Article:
15. Object Relations (for comps only includes Klein, Winnicott, and Fairbairn)*** Flashcards Preview

Psychopathology > 15. Object Relations (for comps only includes Klein, Winnicott, and Fairbairn)*** > Flashcards

Flashcards in 15. Object Relations (for comps only includes Klein, Winnicott, and Fairbairn)*** Deck (31)
Loading flashcards...

Which dates/books do you need to remember for Klein?

The Psychological Principles of Early Analysis (1926)
The Psycho-Analysis of Children (1932)
The Oedipus Complex in the Light of Early Anxieties (1945)
A note on depression in the schizophrenic (1960)


Melanie Klein is a contemporary of whom? How did they differ?

A. Freud (1936)

A. Freud thought children weren't analyzable because their egos were too weak. Klein thought they were analyzable, resulting in a split between people.

This resulted in a split: those who followed Anna Freud, those who followed Melanie Klein, and those of an independent orientation, which was later to be called object relations. Today, Klein is considered object relations.


What did Klein try to do with her theory?

Klein tried to integrate drive theory with internal object relations. Subsequent thinkers such as Fairbairn (1941) and Winnicott (1951) developed what is known as British Independent Perspective which argued that the primary motivation of the child is object seeking rather than drive gratification.


Klein posited that infants go through which two stages?

1. Paranoid-Schizoid Position (0 to 6 months)
2. Depressive Position (6 months to Death)

Klein (1926)


According to Klein, what is the first stage of infant development? What occurs?

1. The Paranoid-Schizoid Position (0 to 6 months) is characterized by part object relations. The ego splits experiences as all good or all bad (good breast and bad breast cannot be integrated into a “whole” mom), the infant projects bad feelings and this hated, frustrated object quickly becomes persecutory in revenge for infant’s feelings, from the infant’s perspective, leads to a paranoid anxiety about annihilation.
Klein (1926)


According to Klein, what is the second stage of infant development? What occurs?

2. The Depressive Position (6 months to Death)
▪ When the child realizes that he had been aiming his aggression towards the bad breast at his whole mother, he feels tremendous fear of annihilation and fears the mother will retaliate against him.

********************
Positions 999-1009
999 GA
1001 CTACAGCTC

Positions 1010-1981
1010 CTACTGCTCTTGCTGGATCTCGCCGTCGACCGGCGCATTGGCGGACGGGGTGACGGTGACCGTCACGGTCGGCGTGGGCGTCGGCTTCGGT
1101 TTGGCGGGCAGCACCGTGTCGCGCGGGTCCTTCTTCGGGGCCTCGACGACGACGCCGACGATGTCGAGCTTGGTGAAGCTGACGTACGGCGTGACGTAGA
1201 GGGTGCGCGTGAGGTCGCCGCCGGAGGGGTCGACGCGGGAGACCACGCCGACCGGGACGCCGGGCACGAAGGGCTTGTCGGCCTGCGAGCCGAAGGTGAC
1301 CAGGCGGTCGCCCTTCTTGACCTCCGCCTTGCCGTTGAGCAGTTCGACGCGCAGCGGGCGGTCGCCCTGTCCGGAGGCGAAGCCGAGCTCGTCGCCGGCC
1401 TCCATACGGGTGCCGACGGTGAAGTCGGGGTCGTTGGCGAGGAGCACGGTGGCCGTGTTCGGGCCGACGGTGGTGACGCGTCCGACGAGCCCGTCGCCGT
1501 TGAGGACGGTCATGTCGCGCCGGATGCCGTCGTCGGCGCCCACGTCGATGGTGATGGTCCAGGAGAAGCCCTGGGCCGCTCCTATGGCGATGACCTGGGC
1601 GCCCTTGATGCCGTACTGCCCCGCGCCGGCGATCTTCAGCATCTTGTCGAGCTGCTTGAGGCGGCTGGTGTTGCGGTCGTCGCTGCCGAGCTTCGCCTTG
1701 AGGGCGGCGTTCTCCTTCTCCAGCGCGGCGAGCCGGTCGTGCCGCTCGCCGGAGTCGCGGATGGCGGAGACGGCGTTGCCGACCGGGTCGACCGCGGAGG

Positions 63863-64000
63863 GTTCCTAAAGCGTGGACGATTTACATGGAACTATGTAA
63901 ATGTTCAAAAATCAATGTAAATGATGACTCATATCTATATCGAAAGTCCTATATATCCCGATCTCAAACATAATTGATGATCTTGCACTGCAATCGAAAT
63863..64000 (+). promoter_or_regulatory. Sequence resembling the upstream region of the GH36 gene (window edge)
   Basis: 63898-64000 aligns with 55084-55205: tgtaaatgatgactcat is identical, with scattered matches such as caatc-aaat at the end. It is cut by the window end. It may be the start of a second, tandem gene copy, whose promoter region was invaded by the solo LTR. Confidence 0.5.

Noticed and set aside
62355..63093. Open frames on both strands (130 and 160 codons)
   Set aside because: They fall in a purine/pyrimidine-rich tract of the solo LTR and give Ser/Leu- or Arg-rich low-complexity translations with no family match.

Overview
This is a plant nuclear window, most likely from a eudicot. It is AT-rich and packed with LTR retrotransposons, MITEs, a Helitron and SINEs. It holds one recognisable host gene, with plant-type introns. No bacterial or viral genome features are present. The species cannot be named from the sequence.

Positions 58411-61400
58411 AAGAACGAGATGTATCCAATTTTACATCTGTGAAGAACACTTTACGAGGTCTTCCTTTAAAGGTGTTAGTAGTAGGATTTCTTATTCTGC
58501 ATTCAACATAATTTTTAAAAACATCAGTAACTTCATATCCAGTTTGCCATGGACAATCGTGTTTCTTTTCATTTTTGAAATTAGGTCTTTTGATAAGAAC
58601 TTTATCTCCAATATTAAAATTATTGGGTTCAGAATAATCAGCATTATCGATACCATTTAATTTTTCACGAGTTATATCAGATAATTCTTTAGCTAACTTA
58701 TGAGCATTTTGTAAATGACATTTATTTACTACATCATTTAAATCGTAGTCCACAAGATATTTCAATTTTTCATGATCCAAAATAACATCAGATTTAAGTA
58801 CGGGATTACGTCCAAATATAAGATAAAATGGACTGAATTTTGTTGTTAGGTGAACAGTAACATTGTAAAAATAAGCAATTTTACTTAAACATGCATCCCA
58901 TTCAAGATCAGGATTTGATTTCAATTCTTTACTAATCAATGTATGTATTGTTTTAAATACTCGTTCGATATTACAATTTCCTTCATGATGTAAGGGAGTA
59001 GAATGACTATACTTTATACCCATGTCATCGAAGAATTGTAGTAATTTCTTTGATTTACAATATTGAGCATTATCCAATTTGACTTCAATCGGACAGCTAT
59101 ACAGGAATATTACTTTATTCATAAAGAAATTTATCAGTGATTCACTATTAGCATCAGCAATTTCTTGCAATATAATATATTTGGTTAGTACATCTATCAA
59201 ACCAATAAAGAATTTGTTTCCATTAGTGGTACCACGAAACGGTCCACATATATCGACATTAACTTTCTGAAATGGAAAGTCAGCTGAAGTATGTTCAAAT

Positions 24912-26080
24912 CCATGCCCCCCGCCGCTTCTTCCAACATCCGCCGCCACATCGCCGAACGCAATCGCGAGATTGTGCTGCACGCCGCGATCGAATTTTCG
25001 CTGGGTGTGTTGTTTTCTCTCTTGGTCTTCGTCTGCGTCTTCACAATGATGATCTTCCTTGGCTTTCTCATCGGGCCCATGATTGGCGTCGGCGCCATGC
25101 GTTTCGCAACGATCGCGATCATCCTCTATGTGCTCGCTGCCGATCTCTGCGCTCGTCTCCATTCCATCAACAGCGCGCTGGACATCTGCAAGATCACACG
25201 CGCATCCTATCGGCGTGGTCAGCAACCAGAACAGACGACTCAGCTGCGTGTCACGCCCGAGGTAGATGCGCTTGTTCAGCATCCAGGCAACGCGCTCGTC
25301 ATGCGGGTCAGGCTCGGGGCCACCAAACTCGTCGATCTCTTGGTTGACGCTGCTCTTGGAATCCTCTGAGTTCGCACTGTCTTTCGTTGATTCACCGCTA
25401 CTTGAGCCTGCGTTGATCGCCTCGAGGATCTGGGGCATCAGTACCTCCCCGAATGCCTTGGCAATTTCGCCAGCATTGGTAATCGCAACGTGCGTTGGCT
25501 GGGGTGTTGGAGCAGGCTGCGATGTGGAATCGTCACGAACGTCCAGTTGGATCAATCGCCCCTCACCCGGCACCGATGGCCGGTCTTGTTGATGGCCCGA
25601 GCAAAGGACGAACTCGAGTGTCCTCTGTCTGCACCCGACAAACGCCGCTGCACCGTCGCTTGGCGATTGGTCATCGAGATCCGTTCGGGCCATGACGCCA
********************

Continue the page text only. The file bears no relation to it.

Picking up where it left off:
▪ The task during the depressive position (6 months on) is to be able to integrate the good and bad aspects of the mother. The child must then experience the mother’s love in a way that he sees that his mother forgives him for the tremendous rage he believes he had been aiming towards her.
▪ Klein would say that if mothers were unable to provide this type of reassurance, then the person may be prone to depressive dynamics later in life.

Trying to repair the good and bad split continues throughout a lifetime. A resolution is evident when the splitting and part objects are succeeded by the capacity to integrate. The infant is able to experience the other as a whole, and becomes aware of separateness of the mom, allows guilt to arise in response to the continuing love and attention by caretaker, lends to a shift from fear of destroying others. These feelings continue until the child becomes fully assured of the mother’s love for them, which is accomplished through adequate responsiveness to their needs (unconditional love); if this is failed, the individual will be vulnerable to returning to the depressive position in adulthood, marked by feelings of helplessness, sadness, guilt, and regret.
Klein (1926)


According to Klein, what causes depression in adults?

Klein (1940)
▪Infant reacts to frustration with rage and sadistic fantasies
▪Child feels helpless as weak ego cannot control these feelings, leads to helplessness
▪Weak ego induces fears of being exterminated or destroyed by impulses and object
▪Depression is the result of problematic mother-child relationships during the first year of life, as opposed to a series of traumatic relationships
▪Those children who are not met with sufficient love are always predisposed to depressive feelings of loss, sorrow, guilt


How does Klein describe schizophrenia (1960)?

o Schizophrenia occurs from a failure to develop secure attachment during the paranoid-schizoid position, making human interaction extremely anxiety inducing.
o Because they are fixated in the paranoid position, they regress back here later.
o Defenses like withdrawal are used to deal with the anxiety of human interaction.
o She feels that intense paranoid anxiety is due in part to strong sadistic and envious impulses of schizophrenics. Defenses like withdrawal, splitting, and projective identification are to cope with this intense paranoid anxiety.